Petrol and diesel prices have both risen by nearly 1p a litre, according to data on July prices from the latest RAC Fuel Watch report.
A litre of unleaded now costs 115.17p on average, having risen by 0.7p since the beginning of July, when it cost 114.47p. Diesel has increased a similar amount, 0.73p a litre, taking average prices from 115.27p to 116p. It’s the first time fuel prices have risen in three months.
Despite this, the average price of fuel is still is still lower than the 2017 high seen in February, when a litre of petrol cost 120.45p and a litre of diesel cost 122.35p.
A tank of petrol for a typical 55-litre family car now costs £63.34, £2.90 less than it cost in February, and a tank of diesel costs £63.80, which is £3.49 cheaper.
Compared to June, a tank of unleaded is now 25p more expensive and a tank of diesel costs 24p more.
According to the RAC, the rises are due to a 6% increase in the price of oil, which contributed to a 2% rise in the wholesale cost of both fuels. The RAC warns the effects of this may be felt by motorists in the coming weeks.
However, RAC spokesman, Simon Williams, says the direction of pump prices within the near future is still difficult to predict. He explains: “Even though wholesale prices have increased, the strengthening of sterling in the last week has somewhat softened the effect of the oil price rise. There may well be some short-term small increases on the forecourt but it is important to realise there is still a global oil glut despite attempts from the OPEC producers group to curb production and boost the barrel price.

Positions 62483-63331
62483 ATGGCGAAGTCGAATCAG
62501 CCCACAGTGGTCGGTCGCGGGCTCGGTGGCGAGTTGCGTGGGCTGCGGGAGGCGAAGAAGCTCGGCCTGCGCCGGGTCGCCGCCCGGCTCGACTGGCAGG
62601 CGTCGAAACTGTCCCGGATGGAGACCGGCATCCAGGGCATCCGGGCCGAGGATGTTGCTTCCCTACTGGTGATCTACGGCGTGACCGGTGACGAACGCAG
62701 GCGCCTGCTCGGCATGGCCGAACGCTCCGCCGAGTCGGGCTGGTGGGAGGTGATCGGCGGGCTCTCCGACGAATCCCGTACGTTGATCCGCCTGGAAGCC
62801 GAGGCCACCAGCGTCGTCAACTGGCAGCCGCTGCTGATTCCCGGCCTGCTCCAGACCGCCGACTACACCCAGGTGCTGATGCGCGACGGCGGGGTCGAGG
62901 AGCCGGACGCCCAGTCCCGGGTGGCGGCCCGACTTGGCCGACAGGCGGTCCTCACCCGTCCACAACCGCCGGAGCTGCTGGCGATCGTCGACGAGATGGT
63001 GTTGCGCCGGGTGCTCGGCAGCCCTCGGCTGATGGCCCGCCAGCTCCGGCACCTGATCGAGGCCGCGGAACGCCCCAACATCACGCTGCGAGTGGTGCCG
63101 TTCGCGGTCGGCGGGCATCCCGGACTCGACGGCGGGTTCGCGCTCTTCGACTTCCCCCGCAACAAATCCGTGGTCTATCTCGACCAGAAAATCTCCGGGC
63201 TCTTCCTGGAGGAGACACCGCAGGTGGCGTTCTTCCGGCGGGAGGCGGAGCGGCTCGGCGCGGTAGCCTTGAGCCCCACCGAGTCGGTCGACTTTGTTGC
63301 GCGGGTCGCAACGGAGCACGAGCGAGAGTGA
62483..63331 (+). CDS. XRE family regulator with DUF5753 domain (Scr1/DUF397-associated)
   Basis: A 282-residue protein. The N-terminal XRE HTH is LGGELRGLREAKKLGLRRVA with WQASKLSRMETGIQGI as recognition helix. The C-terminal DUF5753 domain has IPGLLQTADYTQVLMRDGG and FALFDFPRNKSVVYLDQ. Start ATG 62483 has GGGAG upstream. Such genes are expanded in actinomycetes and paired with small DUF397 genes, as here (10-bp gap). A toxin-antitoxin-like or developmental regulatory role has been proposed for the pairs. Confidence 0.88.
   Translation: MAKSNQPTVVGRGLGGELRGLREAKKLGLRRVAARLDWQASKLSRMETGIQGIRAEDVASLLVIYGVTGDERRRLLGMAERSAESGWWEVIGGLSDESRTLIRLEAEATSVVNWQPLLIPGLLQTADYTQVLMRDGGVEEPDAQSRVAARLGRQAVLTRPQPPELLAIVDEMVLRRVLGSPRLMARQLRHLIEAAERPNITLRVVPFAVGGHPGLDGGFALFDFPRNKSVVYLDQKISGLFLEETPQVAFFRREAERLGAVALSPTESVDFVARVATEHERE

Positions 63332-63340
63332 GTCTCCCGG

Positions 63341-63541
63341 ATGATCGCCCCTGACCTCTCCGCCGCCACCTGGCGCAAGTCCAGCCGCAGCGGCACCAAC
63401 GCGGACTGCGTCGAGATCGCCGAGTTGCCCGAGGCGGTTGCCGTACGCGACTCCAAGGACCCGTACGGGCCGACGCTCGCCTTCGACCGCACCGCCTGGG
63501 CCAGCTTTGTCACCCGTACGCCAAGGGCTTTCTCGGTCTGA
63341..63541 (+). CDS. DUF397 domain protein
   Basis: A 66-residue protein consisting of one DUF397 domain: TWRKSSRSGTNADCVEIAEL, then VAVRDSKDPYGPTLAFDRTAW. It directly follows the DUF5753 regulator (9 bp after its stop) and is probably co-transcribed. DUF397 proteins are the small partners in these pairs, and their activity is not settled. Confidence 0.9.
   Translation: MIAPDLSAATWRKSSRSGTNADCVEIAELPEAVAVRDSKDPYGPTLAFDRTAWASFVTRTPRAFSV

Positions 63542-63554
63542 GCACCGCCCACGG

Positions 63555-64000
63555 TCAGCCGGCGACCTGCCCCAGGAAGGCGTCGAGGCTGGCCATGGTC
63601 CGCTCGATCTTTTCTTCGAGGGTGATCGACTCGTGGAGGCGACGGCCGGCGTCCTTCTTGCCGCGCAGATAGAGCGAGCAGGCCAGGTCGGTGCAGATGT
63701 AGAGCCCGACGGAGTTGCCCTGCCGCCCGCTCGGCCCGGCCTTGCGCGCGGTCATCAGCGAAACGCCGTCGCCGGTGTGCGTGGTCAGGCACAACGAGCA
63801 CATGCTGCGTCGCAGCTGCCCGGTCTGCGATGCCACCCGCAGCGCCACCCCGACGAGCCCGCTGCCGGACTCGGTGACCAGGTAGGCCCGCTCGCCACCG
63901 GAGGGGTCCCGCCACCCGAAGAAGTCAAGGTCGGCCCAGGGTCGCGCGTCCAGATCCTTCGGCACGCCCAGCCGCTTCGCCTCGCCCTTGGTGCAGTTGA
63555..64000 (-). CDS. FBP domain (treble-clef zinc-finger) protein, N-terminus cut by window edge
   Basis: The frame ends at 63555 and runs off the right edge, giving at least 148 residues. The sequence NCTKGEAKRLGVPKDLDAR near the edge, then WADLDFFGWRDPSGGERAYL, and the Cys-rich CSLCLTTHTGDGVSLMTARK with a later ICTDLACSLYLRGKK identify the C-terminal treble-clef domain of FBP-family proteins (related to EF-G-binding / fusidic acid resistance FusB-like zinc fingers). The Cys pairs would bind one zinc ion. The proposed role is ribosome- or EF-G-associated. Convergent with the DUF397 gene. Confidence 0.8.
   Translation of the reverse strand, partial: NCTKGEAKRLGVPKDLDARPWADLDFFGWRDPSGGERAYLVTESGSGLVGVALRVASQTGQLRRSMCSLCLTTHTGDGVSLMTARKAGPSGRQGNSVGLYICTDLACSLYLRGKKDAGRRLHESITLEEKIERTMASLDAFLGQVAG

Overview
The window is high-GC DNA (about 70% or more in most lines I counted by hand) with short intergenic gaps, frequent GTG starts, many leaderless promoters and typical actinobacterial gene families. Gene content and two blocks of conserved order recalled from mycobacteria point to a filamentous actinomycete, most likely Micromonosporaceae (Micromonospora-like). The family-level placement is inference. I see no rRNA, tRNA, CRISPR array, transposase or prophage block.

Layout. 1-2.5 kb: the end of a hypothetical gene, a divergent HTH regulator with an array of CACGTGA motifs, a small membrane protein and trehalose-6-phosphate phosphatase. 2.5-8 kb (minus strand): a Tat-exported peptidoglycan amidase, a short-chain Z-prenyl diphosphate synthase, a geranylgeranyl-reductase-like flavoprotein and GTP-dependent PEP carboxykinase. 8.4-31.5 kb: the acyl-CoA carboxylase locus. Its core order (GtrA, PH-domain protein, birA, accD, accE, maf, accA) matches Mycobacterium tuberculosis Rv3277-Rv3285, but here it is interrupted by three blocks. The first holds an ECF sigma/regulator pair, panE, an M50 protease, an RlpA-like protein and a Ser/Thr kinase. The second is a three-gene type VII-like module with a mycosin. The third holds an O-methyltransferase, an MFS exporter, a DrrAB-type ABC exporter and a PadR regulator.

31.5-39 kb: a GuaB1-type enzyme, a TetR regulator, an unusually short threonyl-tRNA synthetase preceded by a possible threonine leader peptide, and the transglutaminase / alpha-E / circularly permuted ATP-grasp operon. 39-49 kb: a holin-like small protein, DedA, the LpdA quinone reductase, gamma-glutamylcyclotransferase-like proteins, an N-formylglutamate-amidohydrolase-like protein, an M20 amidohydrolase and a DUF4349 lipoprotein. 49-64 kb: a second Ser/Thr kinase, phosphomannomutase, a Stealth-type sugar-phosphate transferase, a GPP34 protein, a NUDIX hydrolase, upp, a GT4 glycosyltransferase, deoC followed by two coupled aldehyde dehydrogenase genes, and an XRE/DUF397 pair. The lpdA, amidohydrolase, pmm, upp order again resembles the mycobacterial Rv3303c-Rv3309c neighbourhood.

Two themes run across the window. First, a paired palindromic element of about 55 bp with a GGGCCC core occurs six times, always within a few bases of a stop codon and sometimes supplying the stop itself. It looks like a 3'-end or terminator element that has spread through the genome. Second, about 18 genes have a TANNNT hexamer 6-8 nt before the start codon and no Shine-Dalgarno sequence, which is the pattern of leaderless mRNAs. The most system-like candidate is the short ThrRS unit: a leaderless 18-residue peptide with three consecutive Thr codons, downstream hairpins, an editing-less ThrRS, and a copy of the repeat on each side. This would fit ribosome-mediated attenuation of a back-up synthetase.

“Fortunately, a barrel of oil is still quite a lot cheaper than it was at the end of March when it was just over $55 so this doesn’t automatically signal forecourt price rises.”
North East sees biggest price increase
Regionally, the North East saw the biggest increase in the price of unleaded over the month of July, with the cost of a litre rising by 0.98p from 113.82p to 114.80p.
At the beginning of July, Wales had the cheapest petrol in the UK, however by the end of the month Northern Ireland’s petrol was cheapest, having remained at 114p for the entire month. As is often the case, the South East had the most expensive petrol throughout July, ending the month at 155.58p a litre.
London saw the greatest rise in the price of diesel with a litre increasing by 0.88p to 166.28p. Northern Ireland experienced the smallest price rise by just 0.22p to 114.70p, and once again the South East had the most expensive diesel in the UK, closing July at 116.58p a litre.
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